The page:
Muriel Nesbitt discusses techniques for achieving benefits of tilling without damaging soil structure via Zoom on April 22. Photo by Amanda Rosenberg

Muriel Nesbitt discusses techniques for achieving benefits of tilling without damaging soil structure via Zoom on April 22. Photo by Amanda Rosenberg

Local gardeners invited to consider ‘To Till or Not to Till’

Ever thought of creating a vegetable garden that does not require tilling?

Muriel Nesbitt, an educator who taught biology for 35 years at the University of California-San Diego, will talk about the benefits and drawbacks of using soil-disturbing cultivation at the next Green Thumbs Garden Tips series presentation, set for noon-1 p.m. Thursday, April 22, on Zoom.

Join Nesbitt’s presentation, “To Till or Not to Till, That is a Question,” by going to and selecting the crimson button. Or call 253-215-8782 (meeting ID: 926 8267 3924, passcode: 301011) to join by phone.

Nesbitt will explain what factors gardeners should consider when deciding whether a low tillage garden is right for their situation. She will also discuss some techniques for achieving some of the benefits of tilling without damaging soil structure.

Gardeners will come away with an understanding of what low till gardening looks like, tips on choosing mulch, managing nutrients and ideas for managing weeds and vegetable pests when using this system, event organizers say.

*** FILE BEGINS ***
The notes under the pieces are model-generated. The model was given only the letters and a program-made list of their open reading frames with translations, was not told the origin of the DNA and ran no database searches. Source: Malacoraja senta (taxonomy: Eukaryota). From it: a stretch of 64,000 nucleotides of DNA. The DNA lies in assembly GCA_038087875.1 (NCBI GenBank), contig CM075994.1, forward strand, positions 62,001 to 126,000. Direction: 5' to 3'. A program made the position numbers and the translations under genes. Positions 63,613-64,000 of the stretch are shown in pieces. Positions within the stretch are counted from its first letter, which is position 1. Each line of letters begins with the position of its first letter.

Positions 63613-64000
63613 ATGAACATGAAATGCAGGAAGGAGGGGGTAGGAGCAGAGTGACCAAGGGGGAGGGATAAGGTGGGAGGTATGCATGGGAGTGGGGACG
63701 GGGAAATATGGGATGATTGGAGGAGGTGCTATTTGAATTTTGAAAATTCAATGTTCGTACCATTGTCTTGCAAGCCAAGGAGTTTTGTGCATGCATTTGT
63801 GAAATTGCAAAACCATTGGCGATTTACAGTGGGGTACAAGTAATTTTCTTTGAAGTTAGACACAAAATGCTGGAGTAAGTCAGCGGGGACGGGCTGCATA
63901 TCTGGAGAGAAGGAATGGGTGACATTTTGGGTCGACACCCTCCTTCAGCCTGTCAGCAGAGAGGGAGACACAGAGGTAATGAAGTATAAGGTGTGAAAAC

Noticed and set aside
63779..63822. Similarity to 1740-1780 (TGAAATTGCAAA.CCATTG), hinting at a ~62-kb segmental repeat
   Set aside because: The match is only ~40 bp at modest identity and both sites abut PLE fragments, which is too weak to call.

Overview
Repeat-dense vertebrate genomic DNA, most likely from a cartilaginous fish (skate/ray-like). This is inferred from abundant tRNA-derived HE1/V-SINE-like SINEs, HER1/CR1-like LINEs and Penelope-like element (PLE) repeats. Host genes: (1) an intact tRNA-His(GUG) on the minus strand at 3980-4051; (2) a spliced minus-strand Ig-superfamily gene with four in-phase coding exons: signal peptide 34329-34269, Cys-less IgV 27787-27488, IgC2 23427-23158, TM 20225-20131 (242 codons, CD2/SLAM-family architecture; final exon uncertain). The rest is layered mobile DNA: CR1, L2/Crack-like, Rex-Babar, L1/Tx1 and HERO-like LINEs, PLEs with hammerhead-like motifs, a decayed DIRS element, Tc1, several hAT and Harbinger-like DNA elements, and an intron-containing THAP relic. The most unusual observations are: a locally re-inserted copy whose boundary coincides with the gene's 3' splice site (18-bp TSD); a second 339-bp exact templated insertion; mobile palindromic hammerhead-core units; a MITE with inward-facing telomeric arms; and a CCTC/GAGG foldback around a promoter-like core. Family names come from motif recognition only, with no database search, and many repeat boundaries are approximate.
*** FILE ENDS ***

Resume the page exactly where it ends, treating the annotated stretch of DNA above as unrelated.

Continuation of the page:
In addition to her tenure at UC San Diego, Nesbitt earned a PhD in genetics from the University of Washington.

She directed the Clallam County Master Gardener program from 2009-2012 and remains a community leader teaching courses, giving lectures, and sharing her knowledge.

Nesbitt is a recipient of Lifetime Achievement status with Clallam County Master Gardeners. Her interests include using science, experience, and experiment in her own garden to grow clean, nutritious food and, flowers for bees.

Sponsored by WSU Clallam County Master Gardeners, the Green Thumbs Garden Tips education series seeks to provide home gardeners with education on research-based sustainable garden practices in Clallam County.

The series is offered via streaming presentations from noon-1 p.m. the second and fourth Thursday each month through October (in November, December and January, one program is offered).

For more information, call 360-565-2679.

More in Life

Learn how to grow rare fruit on the peninsula

Get tips on how to take advantage of Clallam County’s unique microclimates… Continue reading

City of Sequim seeking Sunshine Fest performers

The City of Sequim is now accepting applications for musical performers to… Continue reading

Veterans Corner: Preparations for the holidays!

I am sad to report that there will be no Veterans Day… Continue reading

Milestone: City of Sequim employee gets wastewater plant operator certificate

John Christenson, City of Sequim Wastewater Operator III, recently earned the Wastewater… Continue reading

Parenting In Focus: Feeding your baby

Feeding your baby can be a confusing time. People frequently disagree about… Continue reading

Celebration of Shadows fest includes shadow theater, pumpkin carving workshops

The Port Angeles Fine Arts Center hosts the Celebration of Shadows Fall… Continue reading


4-H is stepping up to the opioid epidemic with a unique approach,… Continue reading

Milestone: Healthy Families gets boost from Sequim Soroptimists

Cat Xander, president of Soroptimist International of Sequim, presents Becca Korby, executive… Continue reading

Get It Growing: Prudent pruning of conifers

The primary reasons to prune conifers include shaping, removing diseased or damaged… Continue reading

Most Read